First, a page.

Golden Rule: Interest Rates Do Not Influence Precious Metal Prices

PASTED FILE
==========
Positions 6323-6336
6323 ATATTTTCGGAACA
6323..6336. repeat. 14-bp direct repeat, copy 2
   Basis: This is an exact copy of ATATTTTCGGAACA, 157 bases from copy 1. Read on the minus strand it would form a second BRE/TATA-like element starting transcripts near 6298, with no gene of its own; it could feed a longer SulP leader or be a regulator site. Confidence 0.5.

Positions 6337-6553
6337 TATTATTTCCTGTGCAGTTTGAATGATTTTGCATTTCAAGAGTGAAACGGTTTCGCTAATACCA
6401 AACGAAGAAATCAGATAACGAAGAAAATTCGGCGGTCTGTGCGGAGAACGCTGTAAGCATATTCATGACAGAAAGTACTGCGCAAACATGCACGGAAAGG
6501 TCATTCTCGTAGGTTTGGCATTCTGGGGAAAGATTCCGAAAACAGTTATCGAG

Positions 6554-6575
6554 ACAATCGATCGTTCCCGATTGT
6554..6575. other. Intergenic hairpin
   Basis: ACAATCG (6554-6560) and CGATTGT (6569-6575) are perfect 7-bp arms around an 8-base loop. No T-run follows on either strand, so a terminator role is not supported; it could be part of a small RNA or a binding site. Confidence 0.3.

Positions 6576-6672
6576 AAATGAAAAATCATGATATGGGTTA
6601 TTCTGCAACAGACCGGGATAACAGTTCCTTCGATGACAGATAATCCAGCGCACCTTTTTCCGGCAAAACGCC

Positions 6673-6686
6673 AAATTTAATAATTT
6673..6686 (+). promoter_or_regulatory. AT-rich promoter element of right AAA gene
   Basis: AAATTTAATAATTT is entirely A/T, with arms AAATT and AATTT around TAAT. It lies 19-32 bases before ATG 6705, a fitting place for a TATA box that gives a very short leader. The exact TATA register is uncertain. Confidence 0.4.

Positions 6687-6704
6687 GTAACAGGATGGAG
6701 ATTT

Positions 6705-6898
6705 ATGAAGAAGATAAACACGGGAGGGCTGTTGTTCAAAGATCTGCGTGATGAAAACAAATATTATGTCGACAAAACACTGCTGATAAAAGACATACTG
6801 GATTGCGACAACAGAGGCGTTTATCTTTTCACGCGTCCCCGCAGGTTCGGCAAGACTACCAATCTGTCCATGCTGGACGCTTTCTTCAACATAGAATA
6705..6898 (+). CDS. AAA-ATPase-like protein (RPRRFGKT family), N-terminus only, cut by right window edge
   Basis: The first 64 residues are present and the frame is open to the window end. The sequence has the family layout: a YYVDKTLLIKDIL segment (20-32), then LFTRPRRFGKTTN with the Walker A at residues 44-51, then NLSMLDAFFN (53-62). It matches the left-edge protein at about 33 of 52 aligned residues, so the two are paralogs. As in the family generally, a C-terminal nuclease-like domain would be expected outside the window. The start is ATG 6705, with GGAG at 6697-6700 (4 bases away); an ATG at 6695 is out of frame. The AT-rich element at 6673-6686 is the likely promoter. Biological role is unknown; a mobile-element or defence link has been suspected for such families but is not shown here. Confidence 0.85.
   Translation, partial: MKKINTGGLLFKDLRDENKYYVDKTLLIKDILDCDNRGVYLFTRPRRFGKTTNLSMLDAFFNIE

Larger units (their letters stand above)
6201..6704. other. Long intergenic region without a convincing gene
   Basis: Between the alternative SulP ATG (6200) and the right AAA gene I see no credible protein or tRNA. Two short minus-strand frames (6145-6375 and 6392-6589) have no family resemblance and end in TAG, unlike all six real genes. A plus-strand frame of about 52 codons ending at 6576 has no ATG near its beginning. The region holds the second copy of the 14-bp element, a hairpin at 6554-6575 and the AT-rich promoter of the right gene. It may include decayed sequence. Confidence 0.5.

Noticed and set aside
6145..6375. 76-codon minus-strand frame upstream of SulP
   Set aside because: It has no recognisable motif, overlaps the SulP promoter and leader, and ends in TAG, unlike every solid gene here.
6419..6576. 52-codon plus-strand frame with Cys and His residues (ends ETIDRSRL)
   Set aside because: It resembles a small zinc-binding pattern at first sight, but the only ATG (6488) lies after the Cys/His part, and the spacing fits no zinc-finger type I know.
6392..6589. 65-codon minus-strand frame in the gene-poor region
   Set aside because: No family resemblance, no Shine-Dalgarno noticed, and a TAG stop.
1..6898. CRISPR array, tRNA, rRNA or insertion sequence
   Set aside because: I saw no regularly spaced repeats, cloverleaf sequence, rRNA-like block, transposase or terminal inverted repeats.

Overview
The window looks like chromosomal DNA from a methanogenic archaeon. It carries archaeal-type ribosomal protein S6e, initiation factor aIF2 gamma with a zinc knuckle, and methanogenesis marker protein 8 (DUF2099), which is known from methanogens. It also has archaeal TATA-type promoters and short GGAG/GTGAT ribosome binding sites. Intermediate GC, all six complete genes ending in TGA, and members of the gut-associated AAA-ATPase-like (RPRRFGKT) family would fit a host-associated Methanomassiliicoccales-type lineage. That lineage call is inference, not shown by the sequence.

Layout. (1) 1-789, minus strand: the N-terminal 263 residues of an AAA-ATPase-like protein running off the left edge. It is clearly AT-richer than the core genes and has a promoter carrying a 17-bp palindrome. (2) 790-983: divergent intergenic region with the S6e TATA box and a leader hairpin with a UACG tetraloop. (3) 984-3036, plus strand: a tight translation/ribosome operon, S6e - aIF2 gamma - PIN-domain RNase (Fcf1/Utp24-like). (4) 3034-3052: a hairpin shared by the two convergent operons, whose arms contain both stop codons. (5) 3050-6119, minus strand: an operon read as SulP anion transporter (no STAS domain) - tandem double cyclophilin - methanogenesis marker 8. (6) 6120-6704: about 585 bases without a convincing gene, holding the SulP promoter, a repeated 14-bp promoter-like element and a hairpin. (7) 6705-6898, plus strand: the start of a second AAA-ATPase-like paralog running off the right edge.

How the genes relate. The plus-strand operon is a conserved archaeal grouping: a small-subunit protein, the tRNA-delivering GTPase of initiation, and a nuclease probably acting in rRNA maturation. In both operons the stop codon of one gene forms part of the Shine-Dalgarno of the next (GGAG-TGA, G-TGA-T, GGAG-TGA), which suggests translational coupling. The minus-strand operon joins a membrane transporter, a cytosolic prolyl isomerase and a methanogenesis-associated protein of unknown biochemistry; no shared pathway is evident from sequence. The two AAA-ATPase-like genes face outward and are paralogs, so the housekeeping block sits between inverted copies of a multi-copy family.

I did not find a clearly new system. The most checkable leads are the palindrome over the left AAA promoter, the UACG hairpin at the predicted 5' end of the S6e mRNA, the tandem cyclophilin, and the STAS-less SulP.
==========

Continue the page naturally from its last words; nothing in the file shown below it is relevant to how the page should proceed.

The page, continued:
Among precious metal investors, it is commonly stated that an increase in interest rates will cause a drop in precious metal prices, and in particular, the price of gold. It follows that a similar drop in interest rates will provide a tailwind or boost to those prices. The logic behind this statement is typically expressed as follows: As the yield on interest paying assets increases, noninterest paying assets such as precious metals should become less valuable, as the income forgone by holding them is reflected by a reduction in price. In other words, why would an investor own gold and incur a storage cost when they could own a U.S. Treasury bond and receive an interest payment? While this argument seems reasonable, we examine if historical return patterns provide empirical support for this adage. As the phrase “an increase in interest rates” is unspecified in this bit of market lore, we examine changes in the 5-year nominal yield, changes in the 5-year real yield, as well as changes in forward-looking interest rate expectations. In each case, we find little evidence to support a price relationship between precious metals and changes in interest rates. Given the current expectation of an interest rate tightening cycle by the U.S. Federal Reserve, we believe investors in precious metals are well-advised to ignore this rule of thumb when deciding to enter or exit their positions.